SVG, CSS and You

SVG Summit 2017

@dudleystorey

thenewcode.com

SVG and CSS are becoming more closely entwined

  • SVG presentation attributes are becoming CSS properties
  • CSS animation is finally starting to make sense in the context of SVG 
  • CSS Variables are cool! (And can be used in SVG to great effect)

A typical SVG Export:

<?xml version="1.0" encoding="utf-8"?>
<!-- Generator: Adobe Illustrator 18.0.0, SVG Export Plug-In . SVG Version: 6.00 Build 0)  -->
<!DOCTYPE svg PUBLIC "-//W3C//DTD SVG 1.1//EN" "http://www.w3.org/Graphics/SVG/1.1/DTD/svg11.dtd">
<svg version="1.1" id="Layer_1" xmlns="http://www.w3.org/2000/svg" xmlns:xlink="http://www.w3.org/1999/xlink" x="0px" y="0px"
     viewBox="0 0 500 500" enable-background="new 0 0 500 500" xml:space="preserve">
<circle fill="#FF0000" cx="250" cy="250" r="200"/>
</svg>

Cleaned up:

<svg xmlns="http://www.w3.org/2000/svg" 
viewBox="0 0 500 500">
  <circle fill="red" cx="250" cy="250" 
  r="200"/>
</svg>

Better:

<svg xmlns="http://www.w3.org/2000/svg" 
viewBox="0 0 500 500">
<defs>
  <style>
    circle { fill: red; }
  </style>
</defs>
<circle cx="246" cy="252" r="226"/>
</svg>

(All current browsers)

Even better:

<svg xmlns="http://www.w3.org/2000/svg" 
viewBox="0 0 500 500">
<defs>
    <style>
        circle { fill: red; cx: 250; 
            cy: 250; r: 200; }
    </style>
</defs>
    <circle />
</svg>

(              only, at the moment)

This means you can do:

@keyframes throb {
    from   { r: 100; }
    to     { r: 200; }
}
circle {
    animation: throb 2s alternate infinite; 
}

Creating:

All SVG presentation attributes are CSS properties (and can therefore be animated). Those of particular interest to animators include: 

https://developer.mozilla.org/en-US/docs/Web/SVG/Attribute#Presentation_attributes

A complete list:

This means that SVG strokes:

<svg xmlns="http://www.w3.org/2000/svg" 
viewBox="0 0 315.2 98.9">
<path d="M15.9 79.3C92-19.5 135.2 42.2 180 
67s95.6-14.4 118.5-45.2"/>
</svg>

Can be styled with CSS:

path { 
  fill: none;
  stroke: #231F20;
  stroke-width: 6;
  stroke-dasharray: 333.3;
  stroke-dashoffset: 333.3;
}

And animated with the same:

@keyframes pathDevelop {
  to {
    stroke-dashoffset: 0;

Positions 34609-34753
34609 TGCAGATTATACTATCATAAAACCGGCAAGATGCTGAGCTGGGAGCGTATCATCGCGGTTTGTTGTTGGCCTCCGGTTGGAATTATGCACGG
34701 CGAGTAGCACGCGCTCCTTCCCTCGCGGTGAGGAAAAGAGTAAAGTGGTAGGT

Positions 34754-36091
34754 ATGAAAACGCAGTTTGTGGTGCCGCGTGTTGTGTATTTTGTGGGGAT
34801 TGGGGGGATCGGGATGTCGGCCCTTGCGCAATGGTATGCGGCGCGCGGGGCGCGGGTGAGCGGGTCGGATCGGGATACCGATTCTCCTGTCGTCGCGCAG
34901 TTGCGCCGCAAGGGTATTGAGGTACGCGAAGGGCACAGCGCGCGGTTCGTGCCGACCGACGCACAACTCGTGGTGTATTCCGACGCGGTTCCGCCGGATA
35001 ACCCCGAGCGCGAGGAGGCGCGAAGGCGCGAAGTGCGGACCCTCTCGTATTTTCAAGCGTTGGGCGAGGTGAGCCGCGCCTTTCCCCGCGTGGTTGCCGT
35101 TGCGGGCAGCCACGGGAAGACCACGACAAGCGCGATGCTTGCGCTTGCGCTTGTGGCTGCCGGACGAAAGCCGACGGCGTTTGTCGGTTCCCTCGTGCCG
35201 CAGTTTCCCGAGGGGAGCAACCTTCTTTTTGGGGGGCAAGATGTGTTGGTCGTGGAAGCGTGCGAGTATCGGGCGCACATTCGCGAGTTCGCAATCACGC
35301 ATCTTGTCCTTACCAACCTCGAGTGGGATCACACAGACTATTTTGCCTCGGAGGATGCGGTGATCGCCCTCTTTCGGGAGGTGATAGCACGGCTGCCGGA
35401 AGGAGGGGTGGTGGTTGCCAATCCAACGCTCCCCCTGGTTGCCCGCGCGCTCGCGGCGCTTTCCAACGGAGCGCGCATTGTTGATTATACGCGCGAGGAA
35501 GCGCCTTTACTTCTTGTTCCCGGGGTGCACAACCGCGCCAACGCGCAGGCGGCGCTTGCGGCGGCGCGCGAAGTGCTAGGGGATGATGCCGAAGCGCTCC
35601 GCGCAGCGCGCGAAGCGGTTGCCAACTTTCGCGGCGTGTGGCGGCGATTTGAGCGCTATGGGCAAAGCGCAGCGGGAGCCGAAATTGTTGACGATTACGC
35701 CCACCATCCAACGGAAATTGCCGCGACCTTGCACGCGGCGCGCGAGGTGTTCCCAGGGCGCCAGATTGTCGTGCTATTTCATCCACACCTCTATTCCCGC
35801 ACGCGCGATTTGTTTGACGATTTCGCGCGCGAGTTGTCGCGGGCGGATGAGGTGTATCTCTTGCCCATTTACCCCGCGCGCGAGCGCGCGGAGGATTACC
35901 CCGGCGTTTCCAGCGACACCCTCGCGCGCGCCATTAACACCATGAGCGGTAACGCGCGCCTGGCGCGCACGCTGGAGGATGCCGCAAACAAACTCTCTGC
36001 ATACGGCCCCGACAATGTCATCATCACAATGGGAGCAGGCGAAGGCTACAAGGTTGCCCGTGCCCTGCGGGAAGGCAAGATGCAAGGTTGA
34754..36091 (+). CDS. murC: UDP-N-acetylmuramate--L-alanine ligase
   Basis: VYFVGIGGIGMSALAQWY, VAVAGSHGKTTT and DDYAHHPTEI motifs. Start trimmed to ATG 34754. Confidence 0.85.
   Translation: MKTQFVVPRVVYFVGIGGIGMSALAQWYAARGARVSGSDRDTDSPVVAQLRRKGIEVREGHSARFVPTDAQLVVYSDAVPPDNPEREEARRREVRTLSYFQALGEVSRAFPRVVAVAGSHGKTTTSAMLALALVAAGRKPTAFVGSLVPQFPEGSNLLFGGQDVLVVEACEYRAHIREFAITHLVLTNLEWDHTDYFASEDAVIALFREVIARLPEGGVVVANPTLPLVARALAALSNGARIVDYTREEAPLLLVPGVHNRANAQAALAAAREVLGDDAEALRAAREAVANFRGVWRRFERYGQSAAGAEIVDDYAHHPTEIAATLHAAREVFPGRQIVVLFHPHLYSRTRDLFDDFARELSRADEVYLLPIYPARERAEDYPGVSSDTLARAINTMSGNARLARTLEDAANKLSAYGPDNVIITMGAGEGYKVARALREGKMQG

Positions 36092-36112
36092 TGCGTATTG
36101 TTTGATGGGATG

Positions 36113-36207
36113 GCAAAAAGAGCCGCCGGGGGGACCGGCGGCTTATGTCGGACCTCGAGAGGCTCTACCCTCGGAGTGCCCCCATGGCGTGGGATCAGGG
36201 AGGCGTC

}
}

path { 
  animation: pathDevelop 2s linear forwards;
}

http://thenewcode.com/1183/Web-Developer-Reading-List-CSS-Animations

The problem is finding the length of the path, for the correct values. You can do this in JS:

let path = document.querySelector("path"),
pathLength = path.getTotalLength();

That means that (among other methods) the Web Animations API can be used to animate path stroke:

var path = document.querySelector("path"),
pathLength = path.getTotalLength();
path.style.strokeDasharray = pathLength;
path.style.strokeDashoffset = pathLength;
pathTravel(path, pathLength);

function pathTravel(travelPath, pathDist) {
    travelPath.animate([
        { strokeDashoffset: pathDist },
        { strokeDashoffset: "0" }
        ], {
        duration: pathDist * 5,
        fill: "forwards"
    })
}

http://thenewcode.com/1182/Web-Developer-Reading-List-The-Web-Animations-API

33

36

23

Support:

And an excellent polyfill for the rest:

https://github.com/web-animations/web-animations-js

(Note that the level of support differs across browsers)

Other options:

Vivus (https://maxwellito.github.io/vivus/)

CSS Variables (aka Custom Properties)

  • Similar to (but not entirely overlapping with) CSS preprocessor variables (such as Sass and Less)
  • Most distinct difference: they are written directly in CSS, and remain there (i.e. that are not compiled into anything)
  • This means that they are live and readable by CSS, JavaScript, and anything in the DOM... including SVG!

Variables must be declared:

:root {
    --themeSpotColor: hsl(230, 78%, 55%);
}

Before they can be used:

#logo {
    fill: var(--themeSpotColor);
}

This makes variables incredibly useful for centralizing CSS themes, and using them in inline SVG:

<path style="fill:var(--color_palette, #b84);
    stroke:var(--stroke_palette);
    stroke-width:var(--stroke-width_palette);"

/>

You can also create new variables based on the value of others using calc():

svg {
    --startRad: 50;
    --startColor: blue;
    }
circle {
    r: var(--startRad);
    fill: var(--startColor);
    transition: 1s r;
    cx: 100;
    cy: 100;   
}
circle:hover {
    r: calc(var(--startRad) * 1.5);
}

31

49

36

Support:

Planned support for Edge 15

Right now the best approach for production is to use a pre- or post-processor, baking the result into CSS

9.1

@dudleystorey

codepen.io/dudleystorey/

thenewcode.com